The league’s MVP in 1978, Bradshaw threw a touchdown in the fourth quarter in each of Pittsburgh’s Super Bowl victories during the 1970s. In Super Bowl X, his 64-yard touchdown pass to Lynn Swann capped the Steelers 21-17 win over Dallas. Three years later, Bradshaw put together one of the greatest performances in Super Bowl history, throwing for a then-Super Bowl record 318 yards and four touchdowns in a 35-31 win over Dallas. In Super Bowl XIV, his 73 and 45 yard, fourth quarter completions to John Stallworth capped Pittsburgh’s 31-19 victory over the Los Angeles Rams. 

3. Franco Harris 

Franco and his Italian Army took Pittsburgh by storm throughout his magical rookie season of 1972 that ended with his Immaculate Reception in Pittsburgh’s playoff victory over Oakland. Harris’ success continued throughout the decade, earning nine consecutive Pro Bowl honors while leaving the ’70s as the third leading rusher in NFL history.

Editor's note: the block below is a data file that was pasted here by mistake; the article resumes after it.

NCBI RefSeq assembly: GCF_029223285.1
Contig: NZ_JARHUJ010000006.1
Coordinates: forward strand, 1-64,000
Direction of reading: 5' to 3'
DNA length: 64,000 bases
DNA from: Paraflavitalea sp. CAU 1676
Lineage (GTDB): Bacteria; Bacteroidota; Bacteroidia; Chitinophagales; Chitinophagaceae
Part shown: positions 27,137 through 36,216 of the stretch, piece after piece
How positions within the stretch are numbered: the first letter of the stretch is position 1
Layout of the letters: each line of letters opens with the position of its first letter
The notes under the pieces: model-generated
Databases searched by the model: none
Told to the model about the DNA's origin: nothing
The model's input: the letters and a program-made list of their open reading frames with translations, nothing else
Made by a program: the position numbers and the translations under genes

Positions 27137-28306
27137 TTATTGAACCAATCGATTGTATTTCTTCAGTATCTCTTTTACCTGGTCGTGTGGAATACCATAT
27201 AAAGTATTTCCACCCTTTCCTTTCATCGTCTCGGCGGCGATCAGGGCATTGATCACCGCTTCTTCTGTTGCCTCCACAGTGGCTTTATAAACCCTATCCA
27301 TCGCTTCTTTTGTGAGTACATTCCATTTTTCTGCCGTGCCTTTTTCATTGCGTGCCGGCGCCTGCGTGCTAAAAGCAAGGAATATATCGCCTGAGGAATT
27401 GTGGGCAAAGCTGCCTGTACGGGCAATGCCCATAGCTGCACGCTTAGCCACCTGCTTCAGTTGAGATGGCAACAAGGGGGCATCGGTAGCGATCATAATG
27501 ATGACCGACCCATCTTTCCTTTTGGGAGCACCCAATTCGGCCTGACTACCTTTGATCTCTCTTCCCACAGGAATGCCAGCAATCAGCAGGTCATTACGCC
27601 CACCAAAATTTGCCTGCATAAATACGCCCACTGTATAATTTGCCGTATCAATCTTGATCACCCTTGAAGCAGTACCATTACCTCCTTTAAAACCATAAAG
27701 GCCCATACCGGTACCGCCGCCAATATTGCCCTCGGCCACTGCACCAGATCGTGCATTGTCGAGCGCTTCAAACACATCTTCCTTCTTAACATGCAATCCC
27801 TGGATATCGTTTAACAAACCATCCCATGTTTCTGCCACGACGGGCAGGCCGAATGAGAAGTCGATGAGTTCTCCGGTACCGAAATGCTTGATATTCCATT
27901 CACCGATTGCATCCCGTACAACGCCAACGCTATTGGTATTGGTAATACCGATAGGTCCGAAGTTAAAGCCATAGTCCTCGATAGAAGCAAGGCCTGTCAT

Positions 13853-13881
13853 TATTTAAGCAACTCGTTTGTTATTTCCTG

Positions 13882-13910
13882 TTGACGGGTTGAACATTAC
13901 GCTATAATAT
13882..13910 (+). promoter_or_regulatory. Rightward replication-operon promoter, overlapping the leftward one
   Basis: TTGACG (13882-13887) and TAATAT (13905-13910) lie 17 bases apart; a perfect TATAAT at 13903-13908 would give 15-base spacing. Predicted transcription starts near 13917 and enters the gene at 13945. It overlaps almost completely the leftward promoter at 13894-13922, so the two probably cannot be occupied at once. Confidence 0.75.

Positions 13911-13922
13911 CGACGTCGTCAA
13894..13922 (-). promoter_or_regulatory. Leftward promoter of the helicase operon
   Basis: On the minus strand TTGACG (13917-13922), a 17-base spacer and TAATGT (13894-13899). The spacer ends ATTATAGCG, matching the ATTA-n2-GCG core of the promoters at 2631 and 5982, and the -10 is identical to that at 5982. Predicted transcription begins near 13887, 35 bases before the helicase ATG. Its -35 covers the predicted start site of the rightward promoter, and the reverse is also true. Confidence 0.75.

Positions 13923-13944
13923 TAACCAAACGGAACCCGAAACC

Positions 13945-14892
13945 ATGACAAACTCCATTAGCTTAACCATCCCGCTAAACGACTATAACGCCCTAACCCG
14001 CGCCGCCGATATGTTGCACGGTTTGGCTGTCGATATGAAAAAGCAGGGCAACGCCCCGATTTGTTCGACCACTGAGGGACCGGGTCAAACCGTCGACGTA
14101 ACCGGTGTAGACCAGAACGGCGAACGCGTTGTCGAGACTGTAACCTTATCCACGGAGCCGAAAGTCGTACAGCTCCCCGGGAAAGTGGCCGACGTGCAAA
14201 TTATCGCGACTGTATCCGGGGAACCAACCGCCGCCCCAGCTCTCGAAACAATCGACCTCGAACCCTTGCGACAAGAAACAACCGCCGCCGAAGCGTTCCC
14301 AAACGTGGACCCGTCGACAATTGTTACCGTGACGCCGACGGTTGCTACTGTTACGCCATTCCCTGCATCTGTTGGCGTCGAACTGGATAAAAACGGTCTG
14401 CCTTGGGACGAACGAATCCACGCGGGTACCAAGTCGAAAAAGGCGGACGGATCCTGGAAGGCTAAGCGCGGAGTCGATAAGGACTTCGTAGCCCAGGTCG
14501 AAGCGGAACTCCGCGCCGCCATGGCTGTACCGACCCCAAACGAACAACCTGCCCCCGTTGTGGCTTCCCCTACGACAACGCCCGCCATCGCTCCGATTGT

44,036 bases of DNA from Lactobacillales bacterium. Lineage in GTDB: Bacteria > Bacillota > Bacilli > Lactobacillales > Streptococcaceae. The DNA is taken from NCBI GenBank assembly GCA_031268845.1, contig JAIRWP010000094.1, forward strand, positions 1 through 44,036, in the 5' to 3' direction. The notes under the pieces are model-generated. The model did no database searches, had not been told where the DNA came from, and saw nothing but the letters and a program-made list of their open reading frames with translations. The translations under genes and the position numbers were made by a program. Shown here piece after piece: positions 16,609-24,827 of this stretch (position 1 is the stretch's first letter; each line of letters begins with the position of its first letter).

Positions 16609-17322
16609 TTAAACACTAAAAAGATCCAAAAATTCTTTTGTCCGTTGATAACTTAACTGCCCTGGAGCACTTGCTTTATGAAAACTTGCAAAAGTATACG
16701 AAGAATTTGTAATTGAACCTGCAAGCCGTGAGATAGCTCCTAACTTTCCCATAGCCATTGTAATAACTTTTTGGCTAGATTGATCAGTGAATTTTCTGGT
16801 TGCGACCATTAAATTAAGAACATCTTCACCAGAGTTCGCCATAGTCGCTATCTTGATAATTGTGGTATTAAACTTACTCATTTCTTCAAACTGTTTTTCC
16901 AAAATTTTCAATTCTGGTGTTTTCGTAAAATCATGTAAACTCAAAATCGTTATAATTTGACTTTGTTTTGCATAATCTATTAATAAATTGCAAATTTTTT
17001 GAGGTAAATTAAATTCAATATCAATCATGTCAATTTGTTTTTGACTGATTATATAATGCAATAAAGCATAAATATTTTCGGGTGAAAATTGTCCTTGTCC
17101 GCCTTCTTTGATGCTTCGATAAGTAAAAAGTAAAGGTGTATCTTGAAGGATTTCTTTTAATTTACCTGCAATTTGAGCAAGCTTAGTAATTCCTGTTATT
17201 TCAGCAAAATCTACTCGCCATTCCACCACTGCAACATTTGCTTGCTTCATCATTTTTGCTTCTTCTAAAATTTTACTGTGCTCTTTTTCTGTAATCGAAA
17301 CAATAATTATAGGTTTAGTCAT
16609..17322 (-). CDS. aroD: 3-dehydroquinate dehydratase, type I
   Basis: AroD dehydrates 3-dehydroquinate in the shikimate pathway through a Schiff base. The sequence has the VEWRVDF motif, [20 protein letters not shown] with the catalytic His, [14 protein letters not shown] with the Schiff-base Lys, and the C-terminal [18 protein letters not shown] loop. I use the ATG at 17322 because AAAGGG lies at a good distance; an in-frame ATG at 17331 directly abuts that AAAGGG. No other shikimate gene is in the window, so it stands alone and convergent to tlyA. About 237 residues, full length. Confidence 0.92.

Harris, a first ballot member of the Pro Football Hall of Fame, remains the Super Bowl’s career rushing leader with 354 yards. His 158 yards in Super Bowl IX earned him MVP honors while leading the Steelers to a 16-6 victory. His 22-yard touchdown gallup late in Super Bowl XIII helped the Steelers defeat the Cowboys for the second time in Super Bowl competition, while his two touchdowns and 112 all-purpose yards helped the Steelers beat the gritty Rams in Super Bowl XIV. 

4. Ben Roethlisberger